1. Three points have been urged in this appeal by Mr. Gumaste for the appellant. The first point is that the trial Court erred in law, in not examining the defendant under Section 12 of the Dekkhan Agriculturists' Relief Act. The defendant is, no doubt, admitted to be an agriculturist, but he gave a purshis, exhibit 131, stating that he had given up all his contentions and the accounts may be taken from 1916 up to the date of suit. The plaintiffs' suit was, no doubt, based on the promissory note passed by the defendant and the latter had urged several grounds with regard to that note. But at a certain stage in the suit he gave up all those grounds, and therefore, as the learned trial Judge remarks, the contentions relating to issues Nos. 2 to 10 having been given up by the defendant by his purshis, he recorded the findings on the other issues. In accordance with the purshis, the Court did appoint a Commissioner to take accounts from 1916. There was no serious objection urged by the defendant against those accounts and the Court accepted the sum and passed a decree. The defendant's grievance now is that under Section 12 of the Dekkhan Agriculturists' Relief Act he ought to have been examined by the Court. That section says that the Court, if the amount of the creditor's claim is disputed, shall examine both the plaintiff and the defendant as witnesses, unless, for reasons to be recorded by it in writing, it deems it unnecessary so to do, and the question is whether on account of the purshis given by the defendant, he must be said to have admitted the creditor's claim. I think both the lower Courts were right in holding that under the purshis the defendant gave up all his contentions with regard to the items, and he merely asked the Court to take accounts from 1916 and that the Court certainly did That being so, it was not obligatory on the trial Court, in my opinion, to examine the defendant. Reliance has been placed on the decision in Patlu v. Naru (1905) 7 Bom. L.R. 688, but the facts of that case are entirely different from the present one. There even the accounts were not taken, no enquiry as contemplated under Section 13 was made and no purshis such as we have here had been given. Here an inquiry has been made and accounts have been taken, and by the purshis the defendant definitely gave up his contentions to the various items. I do not think, therefore, that the decision of the trial Court is vitiated on account of the defendant being not examined.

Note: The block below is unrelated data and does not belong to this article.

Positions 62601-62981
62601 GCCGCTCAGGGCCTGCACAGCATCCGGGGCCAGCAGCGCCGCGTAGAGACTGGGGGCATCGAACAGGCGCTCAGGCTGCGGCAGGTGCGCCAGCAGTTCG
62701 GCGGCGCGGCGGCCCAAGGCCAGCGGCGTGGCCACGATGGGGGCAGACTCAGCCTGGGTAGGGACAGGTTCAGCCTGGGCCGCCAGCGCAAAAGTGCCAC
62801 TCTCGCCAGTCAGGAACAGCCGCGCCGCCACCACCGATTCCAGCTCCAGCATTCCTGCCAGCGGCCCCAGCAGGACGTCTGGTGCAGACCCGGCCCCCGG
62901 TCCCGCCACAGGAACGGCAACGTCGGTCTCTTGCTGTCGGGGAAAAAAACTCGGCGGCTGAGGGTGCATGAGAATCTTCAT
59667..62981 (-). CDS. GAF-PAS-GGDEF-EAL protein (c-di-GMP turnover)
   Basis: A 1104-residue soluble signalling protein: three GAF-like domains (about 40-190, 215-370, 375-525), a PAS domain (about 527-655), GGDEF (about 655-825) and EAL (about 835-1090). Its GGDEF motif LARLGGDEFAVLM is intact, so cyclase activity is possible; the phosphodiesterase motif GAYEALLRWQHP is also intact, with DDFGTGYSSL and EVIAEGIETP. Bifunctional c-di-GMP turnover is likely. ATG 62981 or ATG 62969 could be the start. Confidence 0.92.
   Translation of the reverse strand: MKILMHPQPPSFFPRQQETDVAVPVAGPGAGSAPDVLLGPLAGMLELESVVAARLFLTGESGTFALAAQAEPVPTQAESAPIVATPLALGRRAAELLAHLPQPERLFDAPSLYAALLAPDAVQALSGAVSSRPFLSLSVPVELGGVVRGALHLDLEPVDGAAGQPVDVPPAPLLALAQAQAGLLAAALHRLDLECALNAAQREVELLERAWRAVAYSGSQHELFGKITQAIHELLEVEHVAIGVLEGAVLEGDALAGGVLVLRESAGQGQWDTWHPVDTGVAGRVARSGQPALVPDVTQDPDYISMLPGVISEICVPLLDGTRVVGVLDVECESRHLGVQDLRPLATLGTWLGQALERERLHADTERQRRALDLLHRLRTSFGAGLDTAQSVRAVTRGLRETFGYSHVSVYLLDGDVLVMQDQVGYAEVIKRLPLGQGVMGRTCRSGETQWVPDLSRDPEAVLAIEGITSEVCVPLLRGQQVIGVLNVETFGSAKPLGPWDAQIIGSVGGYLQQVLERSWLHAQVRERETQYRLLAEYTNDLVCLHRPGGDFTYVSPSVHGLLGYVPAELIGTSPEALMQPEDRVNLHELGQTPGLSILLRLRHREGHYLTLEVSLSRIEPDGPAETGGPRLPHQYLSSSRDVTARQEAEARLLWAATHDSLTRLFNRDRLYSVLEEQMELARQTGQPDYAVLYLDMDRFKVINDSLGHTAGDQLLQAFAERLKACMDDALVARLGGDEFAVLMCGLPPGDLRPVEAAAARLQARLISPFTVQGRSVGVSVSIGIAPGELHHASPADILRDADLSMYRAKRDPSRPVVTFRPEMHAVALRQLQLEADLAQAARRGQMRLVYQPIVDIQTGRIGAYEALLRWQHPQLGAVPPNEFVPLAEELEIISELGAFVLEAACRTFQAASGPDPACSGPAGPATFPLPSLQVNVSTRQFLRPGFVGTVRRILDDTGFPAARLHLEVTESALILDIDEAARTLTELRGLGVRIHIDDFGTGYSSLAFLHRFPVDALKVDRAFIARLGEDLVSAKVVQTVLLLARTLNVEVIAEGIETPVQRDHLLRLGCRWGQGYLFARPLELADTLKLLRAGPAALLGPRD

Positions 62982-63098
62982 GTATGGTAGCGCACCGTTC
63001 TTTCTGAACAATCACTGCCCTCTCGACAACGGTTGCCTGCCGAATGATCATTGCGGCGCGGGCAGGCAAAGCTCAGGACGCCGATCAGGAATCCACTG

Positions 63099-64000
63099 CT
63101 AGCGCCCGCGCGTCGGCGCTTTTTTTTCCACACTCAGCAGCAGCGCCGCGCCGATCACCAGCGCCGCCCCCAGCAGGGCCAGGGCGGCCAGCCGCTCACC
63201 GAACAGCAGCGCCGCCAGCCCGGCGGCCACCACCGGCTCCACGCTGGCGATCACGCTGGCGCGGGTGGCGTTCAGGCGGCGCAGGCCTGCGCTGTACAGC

2. The second point urged is that the promissory note having been passed for Rs. 4,594, no decree could be given to the plaintiffs in excess of that amount under Section 13 of the Dekkhan Agriculturists' Relief Act. The decree actually passed is for Rs. 5,418 as principal and Rs. 2,709 for interest. The complete answer to that contention is given in full bench decision of this Court in the case of Gopaldas v Vithal : (1929)31BOMLR915 F.B., where the two previous decisions in Raghunath v. Ramchandra I.L.R. (1921) 46 Bom. 384 : 23 Bom. L.R. 1098 and Vithaldas Bhagwandas v. Murtaja Hushein I.L.R. (1921) 46 Bom. 764 : 24 Bom. L.R. 267, have been overruled. If accounts are to be opened up between parties one of whom is an agriculturist, then I think it is just and equitable that a decree should be passed on the footing of the account whether that account is in favour of or against the agriculturist, and even if the sum found due on taking the account is in excess of the sum claimed by the plaintiff against the agriculturist, the latter should submit to a decree on the account being so taken.
3. The third point taken is that the decree should be passed in favour of the plaintiff individually and not in favour of the firm. That point, however, has not been taken anywhere, not even in the written statement, and I do not think, therefore, that it is open to the appellant to urge it here for the first time.
4. The decree of the lower appellate Court is, therefore, confirmed and the appeal is dismissed with costs.